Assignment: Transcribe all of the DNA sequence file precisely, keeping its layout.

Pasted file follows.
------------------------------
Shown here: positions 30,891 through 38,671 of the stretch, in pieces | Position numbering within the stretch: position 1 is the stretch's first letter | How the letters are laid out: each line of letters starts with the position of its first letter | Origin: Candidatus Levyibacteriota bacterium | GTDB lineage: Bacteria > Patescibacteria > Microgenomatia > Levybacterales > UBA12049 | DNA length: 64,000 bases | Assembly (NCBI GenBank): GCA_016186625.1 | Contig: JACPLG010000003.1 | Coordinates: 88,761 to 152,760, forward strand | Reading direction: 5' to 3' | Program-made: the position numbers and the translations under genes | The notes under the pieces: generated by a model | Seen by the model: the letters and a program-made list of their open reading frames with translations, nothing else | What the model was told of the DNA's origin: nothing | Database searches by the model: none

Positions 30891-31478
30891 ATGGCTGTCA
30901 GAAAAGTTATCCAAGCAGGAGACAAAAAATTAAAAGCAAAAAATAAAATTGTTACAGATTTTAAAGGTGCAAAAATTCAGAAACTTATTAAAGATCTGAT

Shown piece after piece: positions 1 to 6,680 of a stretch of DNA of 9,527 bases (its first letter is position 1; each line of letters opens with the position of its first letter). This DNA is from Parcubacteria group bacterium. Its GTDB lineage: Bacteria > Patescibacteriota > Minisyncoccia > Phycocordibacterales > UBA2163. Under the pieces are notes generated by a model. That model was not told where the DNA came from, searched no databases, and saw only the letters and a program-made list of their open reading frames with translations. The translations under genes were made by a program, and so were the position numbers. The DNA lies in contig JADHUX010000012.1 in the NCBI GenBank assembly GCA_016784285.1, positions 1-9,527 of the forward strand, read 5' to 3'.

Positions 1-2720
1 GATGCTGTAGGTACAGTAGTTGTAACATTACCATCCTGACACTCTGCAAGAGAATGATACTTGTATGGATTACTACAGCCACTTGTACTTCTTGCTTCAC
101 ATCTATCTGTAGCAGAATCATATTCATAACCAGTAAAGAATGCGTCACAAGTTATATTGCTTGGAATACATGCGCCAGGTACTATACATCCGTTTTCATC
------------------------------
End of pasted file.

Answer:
Shown here: positions 30,891 through 38,671 of the stretch, in pieces | Position numbering within the stretch: position 1 is the stretch's first letter | How the letters are laid out: each line of letters starts with the position of its first letter | Origin: Candidatus Levyibacteriota bacterium | GTDB lineage: Bacteria > Patescibacteria > Microgenomatia > Levybacterales > UBA12049 | DNA length: 64,000 bases | Assembly (NCBI GenBank): GCA_016186625.1 | Contig: JACPLG010000003.1 | Coordinates: 88,761 to 152,760, forward strand | Reading direction: 5' to 3' | Program-made: the position numbers and the translations under genes | The notes under the pieces: generated by a model | Seen by the model: the letters and a program-made list of their open reading frames with translations, nothing else | What the model was told of the DNA's origin: nothing | Database searches by the model: none

Positions 30891-31478
30891 ATGGCTGTCA
30901 GAAAAGTTATCCAAGCAGGAGACAAAAAATTAAAAGCAAAAAATAAAATTGTTACAGATTTTAAAGGTGCAAAAATTCAGAAACTTATTAAAGATCTGAT

Shown piece after piece: positions 1 to 6,680 of a stretch of DNA of 9,527 bases (its first letter is position 1; each line of letters opens with the position of its first letter). This DNA is from Parcubacteria group bacterium. Its GTDB lineage: Bacteria > Patescibacteriota > Minisyncoccia > Phycocordibacterales > UBA2163. Under the pieces are notes generated by a model. That model was not told where the DNA came from, searched no databases, and saw only the letters and a program-made list of their open reading frames with translations. The translations under genes were made by a program, and so were the position numbers. The DNA lies in contig JADHUX010000012.1 in the NCBI GenBank assembly GCA_016784285.1, positions 1-9,527 of the forward strand, read 5' to 3'.

Positions 1-2720
1 GATGCTGTAGGTACAGTAGTTGTAACATTACCATCCTGACACTCTGCAAGAGAATGATACTTGTATGGATTACTACAGCCACTTGTACTTCTTGCTTCAC
101 ATCTATCTGTAGCAGAATCATATTCATAACCAGTAAAGAATGCGTCACAAGTTATATTGCTTGGAATACATGCGCCAGGTACTATACATCCGTTTTCATC